Another day in the Kootenays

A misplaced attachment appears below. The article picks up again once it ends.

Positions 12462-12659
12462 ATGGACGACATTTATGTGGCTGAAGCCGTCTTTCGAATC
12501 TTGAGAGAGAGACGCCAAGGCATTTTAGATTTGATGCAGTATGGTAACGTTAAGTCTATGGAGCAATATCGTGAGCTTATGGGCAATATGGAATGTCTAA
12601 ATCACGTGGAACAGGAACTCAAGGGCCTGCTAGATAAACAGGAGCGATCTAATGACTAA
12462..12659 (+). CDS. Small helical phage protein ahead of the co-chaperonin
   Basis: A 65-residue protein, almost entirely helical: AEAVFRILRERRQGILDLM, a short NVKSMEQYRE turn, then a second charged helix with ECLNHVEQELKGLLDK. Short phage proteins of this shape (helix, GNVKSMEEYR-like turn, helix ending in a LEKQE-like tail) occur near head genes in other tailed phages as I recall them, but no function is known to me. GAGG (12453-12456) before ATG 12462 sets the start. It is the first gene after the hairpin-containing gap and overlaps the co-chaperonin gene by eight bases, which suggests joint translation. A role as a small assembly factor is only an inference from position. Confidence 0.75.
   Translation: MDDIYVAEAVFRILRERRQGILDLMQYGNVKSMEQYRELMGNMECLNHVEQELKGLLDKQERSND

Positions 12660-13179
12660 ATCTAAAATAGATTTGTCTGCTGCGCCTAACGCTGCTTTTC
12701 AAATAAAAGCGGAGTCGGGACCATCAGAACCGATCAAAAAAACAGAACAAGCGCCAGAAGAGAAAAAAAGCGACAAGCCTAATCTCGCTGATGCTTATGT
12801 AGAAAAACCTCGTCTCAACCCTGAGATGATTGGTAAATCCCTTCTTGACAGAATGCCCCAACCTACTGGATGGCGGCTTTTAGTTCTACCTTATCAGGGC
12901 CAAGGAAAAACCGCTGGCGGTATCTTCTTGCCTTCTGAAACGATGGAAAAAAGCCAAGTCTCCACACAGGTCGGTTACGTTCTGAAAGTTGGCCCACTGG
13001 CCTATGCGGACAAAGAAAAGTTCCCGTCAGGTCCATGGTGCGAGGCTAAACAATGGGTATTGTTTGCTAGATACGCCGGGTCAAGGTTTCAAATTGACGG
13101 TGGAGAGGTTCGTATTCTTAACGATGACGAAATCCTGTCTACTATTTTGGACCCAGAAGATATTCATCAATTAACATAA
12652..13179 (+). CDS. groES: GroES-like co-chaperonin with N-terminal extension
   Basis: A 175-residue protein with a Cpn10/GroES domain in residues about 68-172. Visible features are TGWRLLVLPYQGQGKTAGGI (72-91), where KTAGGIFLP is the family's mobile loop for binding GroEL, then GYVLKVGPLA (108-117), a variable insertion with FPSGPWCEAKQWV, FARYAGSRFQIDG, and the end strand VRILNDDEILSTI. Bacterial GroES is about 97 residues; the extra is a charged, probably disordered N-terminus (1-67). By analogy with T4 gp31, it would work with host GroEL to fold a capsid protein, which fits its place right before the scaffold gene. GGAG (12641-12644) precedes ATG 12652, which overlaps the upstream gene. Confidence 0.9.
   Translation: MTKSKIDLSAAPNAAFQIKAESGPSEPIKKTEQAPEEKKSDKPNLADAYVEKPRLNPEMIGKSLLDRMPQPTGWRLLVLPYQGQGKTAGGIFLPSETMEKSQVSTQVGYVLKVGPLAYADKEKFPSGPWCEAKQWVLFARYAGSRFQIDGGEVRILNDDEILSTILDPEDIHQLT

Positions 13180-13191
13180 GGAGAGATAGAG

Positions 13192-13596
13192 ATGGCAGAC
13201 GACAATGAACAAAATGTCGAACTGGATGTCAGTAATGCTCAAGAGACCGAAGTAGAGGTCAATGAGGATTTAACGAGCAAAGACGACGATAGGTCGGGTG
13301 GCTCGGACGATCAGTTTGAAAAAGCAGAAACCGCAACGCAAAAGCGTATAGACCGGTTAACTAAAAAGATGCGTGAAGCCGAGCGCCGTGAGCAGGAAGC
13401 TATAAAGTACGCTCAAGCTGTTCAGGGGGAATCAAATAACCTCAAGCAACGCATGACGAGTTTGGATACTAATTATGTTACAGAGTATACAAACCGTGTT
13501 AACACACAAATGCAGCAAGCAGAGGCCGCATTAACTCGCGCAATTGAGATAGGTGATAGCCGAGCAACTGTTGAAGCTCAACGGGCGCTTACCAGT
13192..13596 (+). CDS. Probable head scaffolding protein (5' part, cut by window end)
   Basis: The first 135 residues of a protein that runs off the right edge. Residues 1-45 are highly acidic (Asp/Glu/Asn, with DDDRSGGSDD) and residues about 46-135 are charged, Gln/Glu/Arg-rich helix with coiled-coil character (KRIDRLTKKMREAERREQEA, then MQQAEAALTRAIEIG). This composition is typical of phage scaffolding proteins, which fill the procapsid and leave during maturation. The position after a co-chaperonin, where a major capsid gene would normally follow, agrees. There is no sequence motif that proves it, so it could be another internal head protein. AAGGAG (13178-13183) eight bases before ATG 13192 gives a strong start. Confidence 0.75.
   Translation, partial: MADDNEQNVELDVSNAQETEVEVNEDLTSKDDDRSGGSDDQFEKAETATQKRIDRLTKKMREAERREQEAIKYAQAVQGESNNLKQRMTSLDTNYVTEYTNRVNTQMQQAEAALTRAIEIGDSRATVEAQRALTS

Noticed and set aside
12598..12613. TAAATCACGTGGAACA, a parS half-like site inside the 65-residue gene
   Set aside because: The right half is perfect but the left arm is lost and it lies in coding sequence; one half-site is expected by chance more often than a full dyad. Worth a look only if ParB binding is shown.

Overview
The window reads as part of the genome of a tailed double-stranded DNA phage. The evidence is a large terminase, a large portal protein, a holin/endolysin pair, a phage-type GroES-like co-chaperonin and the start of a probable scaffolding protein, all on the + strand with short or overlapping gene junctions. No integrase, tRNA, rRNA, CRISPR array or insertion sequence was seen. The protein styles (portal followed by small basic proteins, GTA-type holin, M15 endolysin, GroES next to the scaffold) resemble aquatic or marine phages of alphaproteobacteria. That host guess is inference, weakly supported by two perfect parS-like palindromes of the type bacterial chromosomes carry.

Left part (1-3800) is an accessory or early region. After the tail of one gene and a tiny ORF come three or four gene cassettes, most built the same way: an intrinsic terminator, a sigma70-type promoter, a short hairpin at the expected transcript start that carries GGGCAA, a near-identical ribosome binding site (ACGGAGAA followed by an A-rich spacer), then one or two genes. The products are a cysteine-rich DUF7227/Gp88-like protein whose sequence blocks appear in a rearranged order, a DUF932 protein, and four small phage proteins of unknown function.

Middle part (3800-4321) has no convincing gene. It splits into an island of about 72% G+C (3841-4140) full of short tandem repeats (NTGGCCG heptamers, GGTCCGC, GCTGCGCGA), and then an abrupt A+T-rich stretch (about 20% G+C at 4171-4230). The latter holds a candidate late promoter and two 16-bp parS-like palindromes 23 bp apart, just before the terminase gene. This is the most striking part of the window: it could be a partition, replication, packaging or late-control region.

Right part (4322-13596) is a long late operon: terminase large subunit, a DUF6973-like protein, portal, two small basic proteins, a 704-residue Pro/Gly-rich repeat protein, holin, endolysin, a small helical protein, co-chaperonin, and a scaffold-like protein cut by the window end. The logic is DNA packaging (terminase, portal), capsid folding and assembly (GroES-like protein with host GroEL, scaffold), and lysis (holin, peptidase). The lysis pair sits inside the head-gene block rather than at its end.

Sometimes I feel like I live in a travel magazine. Last week, I was rushing to a meeting in Cranbrook, running 5 minutes behind as usual. Feeling the stress levels rise, and my foot get heavier on the gas pedal, I crested the Wycliffe Prairie, saw the golden grasslands and Rocky Mountains stretch out in front of me, and I couldn’t help but be awestruck. Again. I can’t count the number of times that I have driven from Kimberley to Cranbrook; I grew up here, so let’s just say it’s a lot. Still, every time I am momentarily mesmerized by the stunning panorama that unfolds in front of me. It’s not to say that other areas aren’t stunning, but what really makes the Kootenays unique is the sheer diversity. From golden grasslands to old growth cedar groves, sheer granite peaks to towers of limestone, this region is stunningly spectacular, and not surprisingly, home to an incredible wealth of biodiversity and seemingly endless areas to explore. I remember borrowing my friend Dave’s topo map to look at a route in the Southern Purcells and it read like a story book. His dotted line traced the route through valleys, over passes, up peaks, marking good tent sites with water. All along the way, notes of wildlife sightings dotted the map: 3 goats, grizzly sow and cub, 5 goats, 4 elk, and it continued all along the route. Our wilderness is still truly wild, home to healthy wildlife populations. I never quite got used to not having to think about bears when I lived in Europe. The Alps are stunning, no question, but they lack the feel of true wilderness for a Kootenay girl who considers wildlife key to the wilderness equation. There is a special spot in my heart for the Purcells. Neighbour to the extravagant and attention-seeking Rocky Mountains, the Purcells take a different approach. Perhaps it’s their age that makes them more humble; their 1.5 billion years on this earth puts them in the wise, elder category for me! Driving along the Rocky Mountain Trench, they come across as unassuming in comparison to the jagged peaks of the Rockies to the east. But don’t be fooled: the Purcells are just as stunning and gnarly as the Rockies, they just make you work harder for it. And where they do choose to flaunt, you’ll know it: 1000m+ granite spires in the Bugaboos, the alpine lakes of Shangri-La, the wilderness of the St.Mary’s Alpine Park, the Jumbo Glacier at the Lake of the Hanging Glacier, and the list goes on. It’s an area that’s inspired fierce loyalty from those who’ve gotten to know it well. I only claim to know a small area of the Purcells intimately, but I’m adding my name to the list.